NAIL THE LANDING
The first test on many international adventures takes place before you leave the airport
Just past the customs kiosk, you'll often find a mob of drivers, porters, and other assorted "helpers." The right move depends on the context. If you're heading someplace especially disorienting, like Indonesia or even some parts of Mexico, book your first night's accommodations from home, then ask the hotel to send a driver to meet you bearing a sign with your name on it. (Hotels used to catering to Westerners, and particularily those in developing countries, do this all the time.) It might cost a bit more, but it's worth it. "While it sounds very bourgeois," says Robert Young Pelton, author of The World's Most Dangerous Places, "it won't be any more expensive than a normal taxi."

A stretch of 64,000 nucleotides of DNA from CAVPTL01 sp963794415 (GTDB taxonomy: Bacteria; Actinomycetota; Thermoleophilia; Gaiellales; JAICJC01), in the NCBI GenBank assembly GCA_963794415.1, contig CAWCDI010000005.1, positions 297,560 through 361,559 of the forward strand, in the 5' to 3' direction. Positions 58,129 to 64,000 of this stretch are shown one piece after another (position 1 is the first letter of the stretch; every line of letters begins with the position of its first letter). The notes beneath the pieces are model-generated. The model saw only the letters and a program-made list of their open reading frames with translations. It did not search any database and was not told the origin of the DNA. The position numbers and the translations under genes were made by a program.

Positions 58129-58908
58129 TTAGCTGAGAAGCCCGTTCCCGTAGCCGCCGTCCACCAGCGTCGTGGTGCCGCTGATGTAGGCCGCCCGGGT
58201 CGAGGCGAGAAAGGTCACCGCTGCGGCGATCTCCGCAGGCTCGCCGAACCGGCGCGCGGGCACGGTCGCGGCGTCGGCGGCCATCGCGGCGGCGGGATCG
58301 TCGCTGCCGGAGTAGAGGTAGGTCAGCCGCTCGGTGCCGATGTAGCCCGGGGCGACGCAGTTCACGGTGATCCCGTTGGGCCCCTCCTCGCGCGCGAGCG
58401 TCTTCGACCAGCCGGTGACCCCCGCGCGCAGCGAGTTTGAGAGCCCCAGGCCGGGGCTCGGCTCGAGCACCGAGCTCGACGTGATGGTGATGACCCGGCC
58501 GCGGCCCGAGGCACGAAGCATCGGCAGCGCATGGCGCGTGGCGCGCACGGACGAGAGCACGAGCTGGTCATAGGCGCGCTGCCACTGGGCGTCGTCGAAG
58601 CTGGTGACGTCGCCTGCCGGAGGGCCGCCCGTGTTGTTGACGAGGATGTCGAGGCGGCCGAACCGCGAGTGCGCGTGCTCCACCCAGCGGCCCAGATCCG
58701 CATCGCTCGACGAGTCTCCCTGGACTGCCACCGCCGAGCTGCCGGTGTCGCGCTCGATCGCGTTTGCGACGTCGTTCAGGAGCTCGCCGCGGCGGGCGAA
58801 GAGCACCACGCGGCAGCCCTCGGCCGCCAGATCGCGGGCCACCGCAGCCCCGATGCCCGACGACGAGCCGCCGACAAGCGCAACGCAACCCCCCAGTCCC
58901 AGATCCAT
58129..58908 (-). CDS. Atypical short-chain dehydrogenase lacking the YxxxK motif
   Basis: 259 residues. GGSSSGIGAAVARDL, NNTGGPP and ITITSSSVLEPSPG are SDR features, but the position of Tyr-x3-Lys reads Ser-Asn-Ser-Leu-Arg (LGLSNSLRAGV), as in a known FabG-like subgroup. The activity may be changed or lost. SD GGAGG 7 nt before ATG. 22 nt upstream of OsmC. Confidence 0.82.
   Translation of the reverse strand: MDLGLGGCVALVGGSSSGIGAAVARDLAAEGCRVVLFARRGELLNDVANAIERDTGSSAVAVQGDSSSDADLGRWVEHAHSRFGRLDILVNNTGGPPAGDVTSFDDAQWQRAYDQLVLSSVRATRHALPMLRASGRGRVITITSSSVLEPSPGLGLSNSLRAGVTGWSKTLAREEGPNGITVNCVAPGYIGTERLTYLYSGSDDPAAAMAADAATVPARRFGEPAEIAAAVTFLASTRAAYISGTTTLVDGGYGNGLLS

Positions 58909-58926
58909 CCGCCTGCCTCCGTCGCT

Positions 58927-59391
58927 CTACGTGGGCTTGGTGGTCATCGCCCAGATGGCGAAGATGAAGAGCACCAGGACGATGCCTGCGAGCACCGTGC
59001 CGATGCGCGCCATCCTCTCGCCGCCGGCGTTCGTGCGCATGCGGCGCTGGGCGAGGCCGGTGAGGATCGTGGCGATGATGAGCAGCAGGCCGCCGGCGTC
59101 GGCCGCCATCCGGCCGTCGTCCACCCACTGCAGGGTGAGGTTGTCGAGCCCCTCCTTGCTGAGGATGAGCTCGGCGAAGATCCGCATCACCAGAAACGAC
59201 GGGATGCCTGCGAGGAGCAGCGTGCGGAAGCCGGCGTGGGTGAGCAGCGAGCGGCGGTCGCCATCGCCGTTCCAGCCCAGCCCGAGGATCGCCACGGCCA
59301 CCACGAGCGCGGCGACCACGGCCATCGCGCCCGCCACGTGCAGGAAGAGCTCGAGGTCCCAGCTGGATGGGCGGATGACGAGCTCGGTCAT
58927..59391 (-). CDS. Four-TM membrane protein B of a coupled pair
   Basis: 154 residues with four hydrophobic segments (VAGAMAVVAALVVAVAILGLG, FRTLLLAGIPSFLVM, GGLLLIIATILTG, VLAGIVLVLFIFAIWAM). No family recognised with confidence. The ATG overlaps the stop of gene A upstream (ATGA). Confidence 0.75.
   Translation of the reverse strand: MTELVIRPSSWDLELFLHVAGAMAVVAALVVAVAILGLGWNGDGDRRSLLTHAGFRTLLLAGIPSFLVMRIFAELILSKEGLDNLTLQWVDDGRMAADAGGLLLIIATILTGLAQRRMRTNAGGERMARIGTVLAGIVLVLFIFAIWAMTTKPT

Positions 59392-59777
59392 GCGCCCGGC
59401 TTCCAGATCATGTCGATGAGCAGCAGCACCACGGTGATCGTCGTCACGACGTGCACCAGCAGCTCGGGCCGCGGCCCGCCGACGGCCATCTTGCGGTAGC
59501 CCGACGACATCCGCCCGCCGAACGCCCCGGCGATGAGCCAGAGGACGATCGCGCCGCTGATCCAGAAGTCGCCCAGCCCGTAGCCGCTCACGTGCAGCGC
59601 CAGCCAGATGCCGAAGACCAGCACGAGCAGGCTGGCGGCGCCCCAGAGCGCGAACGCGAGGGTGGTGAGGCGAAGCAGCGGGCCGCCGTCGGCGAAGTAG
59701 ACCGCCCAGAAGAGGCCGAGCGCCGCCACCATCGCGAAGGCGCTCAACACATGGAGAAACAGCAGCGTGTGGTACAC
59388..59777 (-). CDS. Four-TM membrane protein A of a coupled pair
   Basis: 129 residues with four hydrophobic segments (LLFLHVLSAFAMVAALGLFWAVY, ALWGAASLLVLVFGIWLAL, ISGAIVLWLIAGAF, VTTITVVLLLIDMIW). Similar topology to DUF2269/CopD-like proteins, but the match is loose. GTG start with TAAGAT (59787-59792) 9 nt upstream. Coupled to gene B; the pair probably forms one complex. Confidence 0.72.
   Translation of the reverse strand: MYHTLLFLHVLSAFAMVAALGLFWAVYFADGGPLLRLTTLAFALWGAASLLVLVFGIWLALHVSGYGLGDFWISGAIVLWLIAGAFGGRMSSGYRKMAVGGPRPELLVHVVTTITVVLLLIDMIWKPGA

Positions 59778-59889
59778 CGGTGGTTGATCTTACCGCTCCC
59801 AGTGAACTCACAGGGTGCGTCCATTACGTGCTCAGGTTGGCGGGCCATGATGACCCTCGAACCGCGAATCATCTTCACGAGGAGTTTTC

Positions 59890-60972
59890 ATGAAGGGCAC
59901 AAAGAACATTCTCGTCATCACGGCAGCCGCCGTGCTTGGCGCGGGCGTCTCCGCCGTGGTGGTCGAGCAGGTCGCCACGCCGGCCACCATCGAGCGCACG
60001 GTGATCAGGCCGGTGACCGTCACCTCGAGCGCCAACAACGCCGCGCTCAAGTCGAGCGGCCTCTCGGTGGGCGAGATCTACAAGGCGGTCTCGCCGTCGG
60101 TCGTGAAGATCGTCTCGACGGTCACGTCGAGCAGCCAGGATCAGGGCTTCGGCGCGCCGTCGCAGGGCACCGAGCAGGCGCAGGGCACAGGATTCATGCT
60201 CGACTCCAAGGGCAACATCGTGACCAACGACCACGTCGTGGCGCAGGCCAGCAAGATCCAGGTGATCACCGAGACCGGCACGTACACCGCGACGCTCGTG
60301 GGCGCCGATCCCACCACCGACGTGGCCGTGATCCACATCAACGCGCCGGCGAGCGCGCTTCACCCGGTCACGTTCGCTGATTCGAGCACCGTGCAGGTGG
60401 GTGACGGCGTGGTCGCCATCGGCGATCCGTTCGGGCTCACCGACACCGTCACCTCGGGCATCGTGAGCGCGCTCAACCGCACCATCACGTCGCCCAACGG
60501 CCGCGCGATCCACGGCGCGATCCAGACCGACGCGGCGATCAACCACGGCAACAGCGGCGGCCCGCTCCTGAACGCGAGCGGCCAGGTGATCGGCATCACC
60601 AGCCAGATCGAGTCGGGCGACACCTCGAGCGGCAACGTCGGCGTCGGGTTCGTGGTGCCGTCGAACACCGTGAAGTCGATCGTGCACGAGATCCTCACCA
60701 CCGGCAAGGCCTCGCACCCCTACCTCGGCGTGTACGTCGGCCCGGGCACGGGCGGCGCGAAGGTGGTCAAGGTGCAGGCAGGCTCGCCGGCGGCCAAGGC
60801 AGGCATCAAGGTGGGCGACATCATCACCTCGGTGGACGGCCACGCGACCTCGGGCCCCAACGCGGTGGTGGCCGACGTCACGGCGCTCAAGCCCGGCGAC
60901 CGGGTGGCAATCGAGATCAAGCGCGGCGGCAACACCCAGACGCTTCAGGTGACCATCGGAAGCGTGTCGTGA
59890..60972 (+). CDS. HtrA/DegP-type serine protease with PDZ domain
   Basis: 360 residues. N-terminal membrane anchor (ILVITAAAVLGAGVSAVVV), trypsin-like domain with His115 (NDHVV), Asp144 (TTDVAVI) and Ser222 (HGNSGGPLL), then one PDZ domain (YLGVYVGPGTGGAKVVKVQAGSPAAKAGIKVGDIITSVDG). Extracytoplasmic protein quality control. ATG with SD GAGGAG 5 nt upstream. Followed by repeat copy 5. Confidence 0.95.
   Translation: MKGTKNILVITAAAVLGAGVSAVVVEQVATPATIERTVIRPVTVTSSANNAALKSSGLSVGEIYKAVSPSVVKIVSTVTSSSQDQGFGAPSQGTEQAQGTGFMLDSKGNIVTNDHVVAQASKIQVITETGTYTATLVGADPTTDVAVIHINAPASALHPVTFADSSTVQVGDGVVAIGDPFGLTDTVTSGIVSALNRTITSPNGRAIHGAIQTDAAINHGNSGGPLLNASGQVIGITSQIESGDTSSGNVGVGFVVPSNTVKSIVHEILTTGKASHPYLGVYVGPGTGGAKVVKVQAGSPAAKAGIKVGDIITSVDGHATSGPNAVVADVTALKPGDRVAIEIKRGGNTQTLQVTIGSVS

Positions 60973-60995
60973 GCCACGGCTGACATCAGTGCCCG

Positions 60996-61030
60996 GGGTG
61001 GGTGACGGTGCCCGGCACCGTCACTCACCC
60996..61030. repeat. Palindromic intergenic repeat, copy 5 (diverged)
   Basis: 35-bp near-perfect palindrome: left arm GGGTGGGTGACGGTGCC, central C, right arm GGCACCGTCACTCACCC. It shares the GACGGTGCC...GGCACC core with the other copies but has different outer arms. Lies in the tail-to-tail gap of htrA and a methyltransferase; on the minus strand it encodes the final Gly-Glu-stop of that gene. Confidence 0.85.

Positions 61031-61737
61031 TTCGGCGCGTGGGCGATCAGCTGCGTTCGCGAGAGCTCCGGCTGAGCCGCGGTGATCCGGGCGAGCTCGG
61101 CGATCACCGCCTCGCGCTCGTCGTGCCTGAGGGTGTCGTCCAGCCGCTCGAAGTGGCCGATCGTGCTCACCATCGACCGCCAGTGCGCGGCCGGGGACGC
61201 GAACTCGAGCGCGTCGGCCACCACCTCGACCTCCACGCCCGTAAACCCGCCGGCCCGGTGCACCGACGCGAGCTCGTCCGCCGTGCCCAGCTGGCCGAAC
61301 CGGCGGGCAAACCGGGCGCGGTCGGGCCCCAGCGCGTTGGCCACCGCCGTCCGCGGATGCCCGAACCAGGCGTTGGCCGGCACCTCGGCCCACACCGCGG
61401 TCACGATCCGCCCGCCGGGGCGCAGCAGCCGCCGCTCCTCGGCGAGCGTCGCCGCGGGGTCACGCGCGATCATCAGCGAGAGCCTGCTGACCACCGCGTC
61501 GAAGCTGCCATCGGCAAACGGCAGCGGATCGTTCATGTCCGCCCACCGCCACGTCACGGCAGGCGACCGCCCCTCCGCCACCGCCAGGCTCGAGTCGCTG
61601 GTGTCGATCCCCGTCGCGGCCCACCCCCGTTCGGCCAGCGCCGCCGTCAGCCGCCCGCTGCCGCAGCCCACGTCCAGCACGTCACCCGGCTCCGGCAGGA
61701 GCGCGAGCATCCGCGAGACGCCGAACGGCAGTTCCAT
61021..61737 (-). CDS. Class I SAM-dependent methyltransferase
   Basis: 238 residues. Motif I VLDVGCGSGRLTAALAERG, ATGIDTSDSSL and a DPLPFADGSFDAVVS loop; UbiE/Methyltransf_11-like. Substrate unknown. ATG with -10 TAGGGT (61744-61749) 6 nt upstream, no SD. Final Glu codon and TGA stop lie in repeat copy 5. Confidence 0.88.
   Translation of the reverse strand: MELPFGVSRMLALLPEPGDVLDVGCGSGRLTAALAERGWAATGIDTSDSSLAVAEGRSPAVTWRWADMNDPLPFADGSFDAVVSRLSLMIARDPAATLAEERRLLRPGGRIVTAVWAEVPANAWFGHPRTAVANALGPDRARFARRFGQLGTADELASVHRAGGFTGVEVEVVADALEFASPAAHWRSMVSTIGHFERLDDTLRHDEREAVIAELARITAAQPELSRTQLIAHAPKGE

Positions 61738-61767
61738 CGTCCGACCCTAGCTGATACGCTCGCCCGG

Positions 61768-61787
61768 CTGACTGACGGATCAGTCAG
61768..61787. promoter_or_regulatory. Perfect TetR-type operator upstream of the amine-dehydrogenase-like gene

If you've landed someplace mellower, like the Philippines or Kenya, and now you've got a scrum of young men buzzing around your huge pile of gear, the first thing you need to do is slow down and shop around. Trust your instincts and be wary of the most aggressive hawkers; you want the confident guy hanging back. Then hire someone. "Don't be the Westerner who's so afraid of being ripped off that he refuses to spend any money or who believes in the dogma of self-sufficiency," says author and filmmaker Sebastian Junger. "You'll just look like a jerk."